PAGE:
Also on my shelf of “smart books” are three short works which aren’t exactly reference books. The Elements of Style by William Strunk and E.B. White — more commonly called “Strunk and White” — is designed to teach writers to eliminate needless words, cliches and overly cute literary constructions. At one time, it was considered a standard text in college English courses — in fact, mine still bears a price tag from the CMU bookstore, where I bought it for a sophomore year composition class.

But over the years, some writing teachers have begun to dismiss “Strunk and White” as hopelessly out-of-date and, in some cases, sexist. In an article titled “50 Years of Stupid Grammar Advice” for The Chronicle of Higher Education, a professor at the University of Edinburgh labeled The Elements of Style “toxic” and called Strunk and White “grammatical incompetents.”

“The book’s toxic mix of purism, atavism, and personal eccentricity is not underpinned by a proper grounding in English grammar,” wrote linguist Geoffrey K. Pullum. “It is often so misguided that the authors appear not to notice their own egregious flouting of its own rules.”

Strunk and White condemn the use of the “passive voice.” Pullum called that advice “grammatically misguided or disingenuous.”

I think Pullum is just a sorehead because he likes to write in passive voice. In my personal experience, academics love writing in passive voice. And they hate it when mere journalists (like me, or E.B. White) complain about the use of passive voice.

Oh, sorry. I mean to say, “Passive voice is something in which academics love to write. The use of the passive voice by academics, when such is condemned by the likes of journalistic practitioners, is something which is abhorred.”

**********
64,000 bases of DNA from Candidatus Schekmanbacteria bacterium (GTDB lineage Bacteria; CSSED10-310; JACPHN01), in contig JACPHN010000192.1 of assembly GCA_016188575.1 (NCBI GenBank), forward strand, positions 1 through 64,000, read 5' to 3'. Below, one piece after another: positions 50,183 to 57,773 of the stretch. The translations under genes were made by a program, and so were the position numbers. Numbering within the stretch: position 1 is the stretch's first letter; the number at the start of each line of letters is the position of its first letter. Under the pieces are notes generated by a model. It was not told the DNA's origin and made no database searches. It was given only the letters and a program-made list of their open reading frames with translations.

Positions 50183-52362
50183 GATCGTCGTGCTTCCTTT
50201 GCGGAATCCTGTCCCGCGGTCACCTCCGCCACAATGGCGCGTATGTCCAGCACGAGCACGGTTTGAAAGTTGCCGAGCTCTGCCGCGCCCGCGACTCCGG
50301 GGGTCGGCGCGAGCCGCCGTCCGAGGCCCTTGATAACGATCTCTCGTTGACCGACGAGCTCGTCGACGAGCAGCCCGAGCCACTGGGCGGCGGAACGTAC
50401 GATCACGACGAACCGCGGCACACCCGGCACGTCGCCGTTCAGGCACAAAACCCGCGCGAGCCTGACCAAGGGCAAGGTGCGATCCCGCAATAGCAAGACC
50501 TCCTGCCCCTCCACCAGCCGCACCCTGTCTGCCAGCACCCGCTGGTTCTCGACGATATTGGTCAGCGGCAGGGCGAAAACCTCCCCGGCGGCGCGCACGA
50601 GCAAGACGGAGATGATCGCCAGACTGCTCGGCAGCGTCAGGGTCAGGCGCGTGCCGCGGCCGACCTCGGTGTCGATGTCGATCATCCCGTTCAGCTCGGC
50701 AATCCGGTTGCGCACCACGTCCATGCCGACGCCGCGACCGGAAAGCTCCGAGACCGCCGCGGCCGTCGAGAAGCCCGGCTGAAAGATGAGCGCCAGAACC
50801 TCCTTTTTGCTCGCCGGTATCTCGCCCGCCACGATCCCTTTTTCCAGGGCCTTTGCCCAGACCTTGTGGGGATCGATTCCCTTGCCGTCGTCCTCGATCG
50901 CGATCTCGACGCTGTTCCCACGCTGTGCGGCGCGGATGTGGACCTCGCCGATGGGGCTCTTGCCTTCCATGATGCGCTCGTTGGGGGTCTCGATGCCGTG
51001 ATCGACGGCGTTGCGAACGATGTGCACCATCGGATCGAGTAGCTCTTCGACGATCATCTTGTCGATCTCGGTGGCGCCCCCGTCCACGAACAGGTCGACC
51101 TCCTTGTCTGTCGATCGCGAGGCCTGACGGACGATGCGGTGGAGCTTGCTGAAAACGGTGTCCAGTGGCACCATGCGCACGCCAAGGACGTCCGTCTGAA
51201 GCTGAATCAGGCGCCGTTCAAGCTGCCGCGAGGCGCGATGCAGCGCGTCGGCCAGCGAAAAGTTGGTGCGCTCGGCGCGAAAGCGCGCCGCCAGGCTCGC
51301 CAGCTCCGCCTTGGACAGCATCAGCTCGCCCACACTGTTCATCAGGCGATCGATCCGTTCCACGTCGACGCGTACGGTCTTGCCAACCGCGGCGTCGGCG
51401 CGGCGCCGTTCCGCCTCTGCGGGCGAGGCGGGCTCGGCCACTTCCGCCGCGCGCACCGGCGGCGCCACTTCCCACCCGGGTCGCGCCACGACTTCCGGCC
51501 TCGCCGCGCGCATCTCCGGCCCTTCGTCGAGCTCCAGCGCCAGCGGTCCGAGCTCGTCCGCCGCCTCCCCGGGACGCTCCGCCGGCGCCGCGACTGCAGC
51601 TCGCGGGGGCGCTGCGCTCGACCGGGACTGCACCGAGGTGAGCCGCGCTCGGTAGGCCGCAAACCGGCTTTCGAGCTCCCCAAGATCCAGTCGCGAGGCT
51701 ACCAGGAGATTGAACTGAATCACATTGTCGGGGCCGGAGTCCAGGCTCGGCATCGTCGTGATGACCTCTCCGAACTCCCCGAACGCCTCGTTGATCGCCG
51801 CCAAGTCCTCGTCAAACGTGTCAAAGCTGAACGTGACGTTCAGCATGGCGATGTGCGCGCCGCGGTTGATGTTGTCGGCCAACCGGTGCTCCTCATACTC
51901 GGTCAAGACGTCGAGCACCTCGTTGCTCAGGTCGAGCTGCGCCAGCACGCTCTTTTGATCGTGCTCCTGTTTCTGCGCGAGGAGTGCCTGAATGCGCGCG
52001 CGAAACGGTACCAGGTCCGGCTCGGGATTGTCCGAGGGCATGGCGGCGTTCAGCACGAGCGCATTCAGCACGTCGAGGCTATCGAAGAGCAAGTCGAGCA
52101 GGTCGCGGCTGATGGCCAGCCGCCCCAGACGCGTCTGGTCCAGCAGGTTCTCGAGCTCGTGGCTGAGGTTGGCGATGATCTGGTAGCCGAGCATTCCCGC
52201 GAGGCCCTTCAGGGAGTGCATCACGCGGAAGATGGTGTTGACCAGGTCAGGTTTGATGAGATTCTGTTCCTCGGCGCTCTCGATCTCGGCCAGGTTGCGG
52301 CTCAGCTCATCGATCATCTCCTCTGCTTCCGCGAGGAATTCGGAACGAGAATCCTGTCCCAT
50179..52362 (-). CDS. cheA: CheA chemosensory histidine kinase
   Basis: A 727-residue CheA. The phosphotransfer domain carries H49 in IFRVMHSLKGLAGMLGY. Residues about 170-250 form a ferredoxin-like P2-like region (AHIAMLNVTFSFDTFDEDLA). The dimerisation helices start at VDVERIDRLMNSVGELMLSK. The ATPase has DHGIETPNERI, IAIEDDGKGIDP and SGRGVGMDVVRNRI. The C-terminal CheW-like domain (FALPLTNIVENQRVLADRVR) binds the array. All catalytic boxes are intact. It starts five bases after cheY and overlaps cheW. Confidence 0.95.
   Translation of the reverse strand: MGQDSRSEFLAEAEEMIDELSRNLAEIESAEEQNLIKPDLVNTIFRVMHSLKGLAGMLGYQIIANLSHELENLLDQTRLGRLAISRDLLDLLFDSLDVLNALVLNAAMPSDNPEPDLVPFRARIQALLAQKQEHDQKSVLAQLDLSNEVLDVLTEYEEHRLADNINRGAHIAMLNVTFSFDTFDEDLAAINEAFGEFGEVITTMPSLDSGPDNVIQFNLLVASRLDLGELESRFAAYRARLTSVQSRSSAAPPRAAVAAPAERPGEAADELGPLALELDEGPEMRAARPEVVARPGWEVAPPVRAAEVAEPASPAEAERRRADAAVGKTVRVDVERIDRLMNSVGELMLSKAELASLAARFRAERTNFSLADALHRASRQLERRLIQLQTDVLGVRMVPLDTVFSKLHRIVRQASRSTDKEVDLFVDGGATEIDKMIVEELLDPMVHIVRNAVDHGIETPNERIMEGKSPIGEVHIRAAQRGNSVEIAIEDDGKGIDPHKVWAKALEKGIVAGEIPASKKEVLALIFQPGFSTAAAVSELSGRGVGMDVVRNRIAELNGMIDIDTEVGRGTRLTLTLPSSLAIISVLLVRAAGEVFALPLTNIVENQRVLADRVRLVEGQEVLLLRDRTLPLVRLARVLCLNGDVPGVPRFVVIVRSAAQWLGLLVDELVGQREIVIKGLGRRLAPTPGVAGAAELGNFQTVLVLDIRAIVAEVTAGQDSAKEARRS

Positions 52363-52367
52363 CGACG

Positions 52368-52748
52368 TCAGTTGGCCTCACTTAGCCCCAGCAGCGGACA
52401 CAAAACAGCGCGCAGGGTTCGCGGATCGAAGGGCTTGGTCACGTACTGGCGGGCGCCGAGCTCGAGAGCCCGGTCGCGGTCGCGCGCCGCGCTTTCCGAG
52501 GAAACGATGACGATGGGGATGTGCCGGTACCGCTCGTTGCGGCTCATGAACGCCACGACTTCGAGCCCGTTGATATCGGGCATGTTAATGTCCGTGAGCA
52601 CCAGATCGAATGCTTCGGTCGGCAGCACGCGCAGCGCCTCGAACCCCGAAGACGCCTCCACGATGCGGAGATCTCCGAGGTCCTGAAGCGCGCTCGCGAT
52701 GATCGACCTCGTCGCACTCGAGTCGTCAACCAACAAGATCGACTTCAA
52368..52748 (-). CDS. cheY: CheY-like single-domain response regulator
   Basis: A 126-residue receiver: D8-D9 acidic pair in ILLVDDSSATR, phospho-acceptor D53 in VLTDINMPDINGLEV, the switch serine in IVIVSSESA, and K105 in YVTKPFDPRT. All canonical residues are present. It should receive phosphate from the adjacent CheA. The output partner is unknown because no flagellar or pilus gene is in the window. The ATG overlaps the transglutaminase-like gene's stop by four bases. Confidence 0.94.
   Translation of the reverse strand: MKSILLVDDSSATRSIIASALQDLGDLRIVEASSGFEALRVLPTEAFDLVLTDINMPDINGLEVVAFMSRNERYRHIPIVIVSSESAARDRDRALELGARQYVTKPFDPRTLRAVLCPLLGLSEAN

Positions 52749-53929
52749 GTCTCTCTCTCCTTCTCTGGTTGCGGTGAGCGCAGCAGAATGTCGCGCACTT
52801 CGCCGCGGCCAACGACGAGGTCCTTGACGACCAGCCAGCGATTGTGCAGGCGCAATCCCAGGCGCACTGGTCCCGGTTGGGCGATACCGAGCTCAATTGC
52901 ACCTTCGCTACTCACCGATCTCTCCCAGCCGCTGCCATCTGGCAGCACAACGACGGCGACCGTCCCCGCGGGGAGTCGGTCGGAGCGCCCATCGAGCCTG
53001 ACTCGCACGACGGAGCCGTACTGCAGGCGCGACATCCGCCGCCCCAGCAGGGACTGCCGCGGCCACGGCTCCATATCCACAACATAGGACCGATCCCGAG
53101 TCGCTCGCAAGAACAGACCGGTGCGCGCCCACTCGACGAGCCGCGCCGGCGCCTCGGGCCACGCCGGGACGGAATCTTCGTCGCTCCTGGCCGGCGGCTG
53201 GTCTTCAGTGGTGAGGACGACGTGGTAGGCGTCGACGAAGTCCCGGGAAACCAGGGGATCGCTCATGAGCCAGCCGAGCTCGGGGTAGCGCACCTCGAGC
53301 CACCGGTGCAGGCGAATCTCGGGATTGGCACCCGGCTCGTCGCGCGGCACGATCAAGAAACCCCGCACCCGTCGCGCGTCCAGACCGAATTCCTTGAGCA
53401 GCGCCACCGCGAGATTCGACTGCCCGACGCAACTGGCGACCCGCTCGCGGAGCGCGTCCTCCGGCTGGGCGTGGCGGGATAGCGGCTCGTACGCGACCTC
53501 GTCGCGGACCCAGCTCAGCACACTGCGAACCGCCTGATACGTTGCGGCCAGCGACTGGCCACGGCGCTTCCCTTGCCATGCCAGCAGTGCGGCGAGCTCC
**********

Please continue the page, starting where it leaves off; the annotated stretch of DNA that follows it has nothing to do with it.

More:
Anyway. Moving onto the other non-reference books, there’s another on how to write with clarity and grace by Joseph M. Williams. Conveniently, it’s called Style: Ten Lessons in Clarity and Grace. It’s another book which I was assigned to read in college, and like Strunk and White, it encourages writers not to lean on literary crutches and passive voice. It’s served me well as a journalist.

(I have no idea what Geoffrey K. Pullum thinks of Style: Ten Lessons in Clarity and Grace. Probably, not very much.)

And finally, there’s How to Lie with Statistics by Darrell K. Huff. It’s a little tiny paperback, full of cartoons, that came out in the mid-1950s, and it illustrates ways in which journalists and politicians distort data to serve their own ends. The examples — taken from long-dead publications like Colliers Magazine — are laughably out-of-date. Unfortunately, the techniques (for instance, cutting off a chart to make a trend seem worse than it is) are still in common use. They’re as close as Fox News, local TV stations or any given political campaign’s website.

Whenever I see a chart or table that seems just a little too good to be true, I reach for Darrell Huff’s book and check if the numbers are being presented honestly.

So those are my “smart books,” and that’s why I made sure they were one of the first things I moved into my new office last year.

And what about the photo at the left? I’ve had that for at least 20 years, maybe longer. That’s Edward R. Murrow, legendary CBS news anchor and reporter. I can’t begin to say that anything I’ve ever done in my entire career would even come close to Murrow, but I do keep him there, staring at me, to make sure I’m honest. When I think about cutting some corners or fudging some facts, I swear I can feel Ed’s eyes boring a hole into me.

Years ago, I had that very picture hanging next to my desk at one of my newspaper jobs when one of my bosses came over.

“Who’s that?” my boss said.

“It’s Edward R. Murrow,” I said.

“Who?” my boss said. “Is he like, your grandfather, or something?”

That particular newspaper is now out of business.

I have no idea what happened to that editor, but I suspect he probably has a nice, cushy job either lying with statistics or being lied to with statistics — because he clearly didn’t know an ass from a hole in the ground.